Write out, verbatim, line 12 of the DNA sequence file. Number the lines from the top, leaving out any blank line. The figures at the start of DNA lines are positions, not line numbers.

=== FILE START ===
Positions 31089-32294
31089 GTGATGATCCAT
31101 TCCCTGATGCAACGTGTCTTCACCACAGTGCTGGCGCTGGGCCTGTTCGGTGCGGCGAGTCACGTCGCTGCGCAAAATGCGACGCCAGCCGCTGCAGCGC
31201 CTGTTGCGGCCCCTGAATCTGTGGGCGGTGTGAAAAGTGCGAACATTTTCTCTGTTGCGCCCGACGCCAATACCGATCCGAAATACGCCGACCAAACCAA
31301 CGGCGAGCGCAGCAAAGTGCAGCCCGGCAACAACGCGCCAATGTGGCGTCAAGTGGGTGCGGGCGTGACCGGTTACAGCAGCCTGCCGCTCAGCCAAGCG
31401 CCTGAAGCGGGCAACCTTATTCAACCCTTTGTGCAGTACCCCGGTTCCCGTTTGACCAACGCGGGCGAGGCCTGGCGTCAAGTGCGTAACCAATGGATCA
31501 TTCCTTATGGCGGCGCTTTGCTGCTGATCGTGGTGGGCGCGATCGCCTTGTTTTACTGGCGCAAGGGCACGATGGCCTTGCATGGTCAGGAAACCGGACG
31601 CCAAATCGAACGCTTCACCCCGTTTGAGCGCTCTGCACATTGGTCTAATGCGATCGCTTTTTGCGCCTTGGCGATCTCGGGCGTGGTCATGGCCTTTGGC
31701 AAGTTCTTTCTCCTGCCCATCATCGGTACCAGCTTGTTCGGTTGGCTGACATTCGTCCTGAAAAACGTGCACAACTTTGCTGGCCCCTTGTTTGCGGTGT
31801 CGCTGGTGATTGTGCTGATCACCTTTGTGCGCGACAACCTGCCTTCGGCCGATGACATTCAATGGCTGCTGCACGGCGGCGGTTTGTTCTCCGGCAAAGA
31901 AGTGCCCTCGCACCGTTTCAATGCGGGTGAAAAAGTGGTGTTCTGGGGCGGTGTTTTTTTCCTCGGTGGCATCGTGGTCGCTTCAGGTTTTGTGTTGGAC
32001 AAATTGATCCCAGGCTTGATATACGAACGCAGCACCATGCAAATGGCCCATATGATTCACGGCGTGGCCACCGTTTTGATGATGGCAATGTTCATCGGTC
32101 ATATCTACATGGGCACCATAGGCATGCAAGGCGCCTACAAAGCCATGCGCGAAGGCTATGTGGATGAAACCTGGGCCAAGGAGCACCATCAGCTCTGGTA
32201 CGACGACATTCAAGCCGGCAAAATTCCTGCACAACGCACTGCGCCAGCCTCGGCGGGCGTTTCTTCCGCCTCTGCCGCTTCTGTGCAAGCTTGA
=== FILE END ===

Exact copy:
32001 AAATTGATCCCAGGCTTGATATACGAACGCAGCACCATGCAAATGGCCCATATGATTCACGGCGTGGCCACCGTTTTGATGATGGCAATGTTCATCGGTC